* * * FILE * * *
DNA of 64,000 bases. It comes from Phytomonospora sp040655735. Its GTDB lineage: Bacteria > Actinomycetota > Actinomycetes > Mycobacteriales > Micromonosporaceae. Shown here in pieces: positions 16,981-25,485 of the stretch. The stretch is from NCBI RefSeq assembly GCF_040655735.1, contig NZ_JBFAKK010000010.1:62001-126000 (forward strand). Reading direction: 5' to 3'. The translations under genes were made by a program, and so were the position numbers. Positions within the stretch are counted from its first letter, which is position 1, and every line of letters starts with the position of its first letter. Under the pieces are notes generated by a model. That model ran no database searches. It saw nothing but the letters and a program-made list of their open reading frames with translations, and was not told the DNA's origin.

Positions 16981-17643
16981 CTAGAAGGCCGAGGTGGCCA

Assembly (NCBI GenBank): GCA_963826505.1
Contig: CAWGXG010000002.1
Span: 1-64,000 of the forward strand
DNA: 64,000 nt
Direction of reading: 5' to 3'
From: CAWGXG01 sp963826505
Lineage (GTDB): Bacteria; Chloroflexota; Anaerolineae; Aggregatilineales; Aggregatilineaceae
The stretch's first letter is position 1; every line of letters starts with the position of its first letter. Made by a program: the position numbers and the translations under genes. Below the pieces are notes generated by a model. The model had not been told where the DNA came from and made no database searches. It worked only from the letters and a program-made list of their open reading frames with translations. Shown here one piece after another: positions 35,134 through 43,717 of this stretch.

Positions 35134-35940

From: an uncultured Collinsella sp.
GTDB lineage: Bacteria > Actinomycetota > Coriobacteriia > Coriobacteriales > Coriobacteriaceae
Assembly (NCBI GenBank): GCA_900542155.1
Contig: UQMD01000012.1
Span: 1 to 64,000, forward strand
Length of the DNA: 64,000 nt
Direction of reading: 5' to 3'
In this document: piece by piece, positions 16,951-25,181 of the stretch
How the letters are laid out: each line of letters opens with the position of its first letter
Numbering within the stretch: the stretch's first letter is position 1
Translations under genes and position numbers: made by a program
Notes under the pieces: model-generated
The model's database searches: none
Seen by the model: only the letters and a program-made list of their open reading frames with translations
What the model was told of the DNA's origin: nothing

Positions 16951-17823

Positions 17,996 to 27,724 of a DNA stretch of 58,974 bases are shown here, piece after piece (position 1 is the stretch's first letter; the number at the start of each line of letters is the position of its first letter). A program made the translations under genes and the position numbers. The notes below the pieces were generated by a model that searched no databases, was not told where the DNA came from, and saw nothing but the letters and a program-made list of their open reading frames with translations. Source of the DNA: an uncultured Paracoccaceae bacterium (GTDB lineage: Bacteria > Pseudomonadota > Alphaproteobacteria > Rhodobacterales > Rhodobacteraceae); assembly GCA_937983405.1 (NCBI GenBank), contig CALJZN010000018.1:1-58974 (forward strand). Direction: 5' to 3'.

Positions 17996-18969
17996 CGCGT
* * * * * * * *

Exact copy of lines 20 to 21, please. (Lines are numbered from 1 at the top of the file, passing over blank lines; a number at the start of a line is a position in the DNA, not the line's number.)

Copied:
In this document: piece by piece, positions 16,951-25,181 of the stretch
How the letters are laid out: each line of letters opens with the position of its first letter